Why Raising the Minimum Wage Doesn't Work

Raising the minimum wage sounds good.  Sure, if a worker got paid more, he wouldn't be starving right?  It sounds so good that it's been tried over and over again.   But like so many other things, it may sound good in theory, but in practice (i.e. reality) raising the minimum wage doesn't help alleviate joblessness or eliminate poverty.  It actually makes things worse.

This came up because my husband and I disagree on this issue and a friend was arguing for raising the minimum wage on Facebook.  I decided it was time to go through the reasons why raising the minimum wage won't work and my blog is a much better place to do it than Facebook. 

So let's look at an example (the one my friend gave).  A person working 40 hours a week at $7.25 an hour is below the poverty line. (40*7.25*50 = $14,500 a year).  The poverty line for a family of two in the US (not including Alaska and Hawaii) is $15,730.  Raise that to $9.00 hour for the same 40 hours and he isn't, right?  (40*9.00*50= $18,000).  The math sounds good, which is why it makes a good selling point for a democratic politician.

In theory, if you tell companies they have to pay their workers a living wage, they'd just agree and comply, right.  Well, theory isn't reality. The companies that believe in paying their employees well, like Costco, already do and wouldn't be affected by a change in the minimum wage.  The companies that don't, like Walmart, aren't going to spend more money on workers.

The main problem with raising the minimum wage is that it doesn't mandate how much companies actually spend on workers as a whole, nor does it affect the economics that created the situation as a whole.  So let's go back to that example of the 40 hour worker.  Small companies simply don't have that much money and larger companies won't.

What would really happen to that person working 40 hours a week at minimum wage?

  • First of all, the example is way too simplistic.  Right off the bat, I can tell you that in order to work 40 hours a week at minimum wage, you 'd have to be working more than one job.  Existing laws already mandate that full-time workers (40 hours or more, varies by state.  Some states are 35, some are less, none are more than 40) must receive benefits.  Most, if not all, minimum wage workers do not receive benefits.  And the cost of working 2 or more jobs is higher than one because of the logistics involved.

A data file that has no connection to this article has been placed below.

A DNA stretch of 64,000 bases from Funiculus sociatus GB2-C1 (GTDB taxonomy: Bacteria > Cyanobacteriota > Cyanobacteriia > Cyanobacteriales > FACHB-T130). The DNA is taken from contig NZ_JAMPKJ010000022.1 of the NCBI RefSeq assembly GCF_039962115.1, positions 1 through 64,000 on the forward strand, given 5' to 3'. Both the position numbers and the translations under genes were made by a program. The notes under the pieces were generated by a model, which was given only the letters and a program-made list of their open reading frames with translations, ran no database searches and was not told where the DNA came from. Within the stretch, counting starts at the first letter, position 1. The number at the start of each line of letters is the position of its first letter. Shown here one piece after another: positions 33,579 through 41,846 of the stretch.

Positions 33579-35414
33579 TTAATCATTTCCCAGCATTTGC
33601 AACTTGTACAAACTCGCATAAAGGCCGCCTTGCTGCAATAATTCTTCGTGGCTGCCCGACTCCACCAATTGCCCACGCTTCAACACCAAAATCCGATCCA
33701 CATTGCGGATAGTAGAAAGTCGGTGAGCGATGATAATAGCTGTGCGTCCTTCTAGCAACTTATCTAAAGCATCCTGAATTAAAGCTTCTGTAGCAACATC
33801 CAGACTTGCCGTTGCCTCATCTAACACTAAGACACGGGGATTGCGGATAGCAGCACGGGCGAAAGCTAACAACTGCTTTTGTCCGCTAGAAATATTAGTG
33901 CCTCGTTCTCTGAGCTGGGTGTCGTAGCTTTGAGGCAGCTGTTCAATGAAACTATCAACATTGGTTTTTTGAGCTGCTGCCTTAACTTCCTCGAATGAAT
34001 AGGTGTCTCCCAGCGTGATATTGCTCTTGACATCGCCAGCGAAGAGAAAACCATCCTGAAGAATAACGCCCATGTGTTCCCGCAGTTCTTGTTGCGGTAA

• Second, companies are not likely to increase their overall spending on labor (workers) just because the government mandated a wage increase.  From the standpoint of the company, this means an increase in costs leading to a decrease in company revenues.  That might risk the CEO's bonus.  So if you raise the wages, what do you have to cut in order to come out the same in overall labor costs?  That's right - hours. So the person working 40 hours a week could easily find their hours cut by approximately 8 per week (or more) so now they only work 32 hours a week. ( (40*9.00) - (40*7.25) )/9.00 = 7.77 (round to 8 hours)   40-8 = 32 hours per week.  So great, the person works less hours but  makes the same amount of money.   Now, companies might not cut everyone's hours.  They might just eliminate some people instead.  So a few workers are better off, but then others are out of a job.  That doesn't increase jobs.  Or perhaps they hire less people.  Both are common answers.  But, they still need workers you say.  Well, less and less people get to do more work.  The people who are still employed must work harder for the same pay.
  • Some companies might choose to pass the increase off by raising the price of their goods.  I.e. raise the price of each pizza by $.15 .   This is extremely unlikely.  Most companies that routinely employ minimum wage workers compete partially on the price of their goods, which means that any increase in the price of the goods means potential sales lost.  Again, not a strategy the company can pursue.
  • This is a global economy.  When the costs (this includes workers' wages) of producing goods increases, the company starts looking for a place where they can produce the same goods cheaper because they can't raise their prices and they are competing with companies in other countries whose costs are much lower. So then the jobs disappear entirely. This is what happened to the textile industry in the southern US states.
  • The person working that minimum wage job runs the risk of being replaced by a machine.  For example, the receptionist at a small company gets replaced by an automated phone system.  The company saves money but loses in customer service.   The company could easily decide that the savings from employing one less person more than makes up for the lack of customer service.

A few people would benefit, but not many and overall, the poverty rate would not improve. 

For more detail on the research behind raising the minimum wage, see the The Concise Encyclopedia of Economics - Minimum Wages by Linda Gorman.  It's a fairly good summary and the studies are detailed along with the history of the minimum wage.

Now I'm all for getting people above the poverty line.  I just don't think that raising the minimum wage is the right way to do it.   To post a comment, please email me to request a user ID.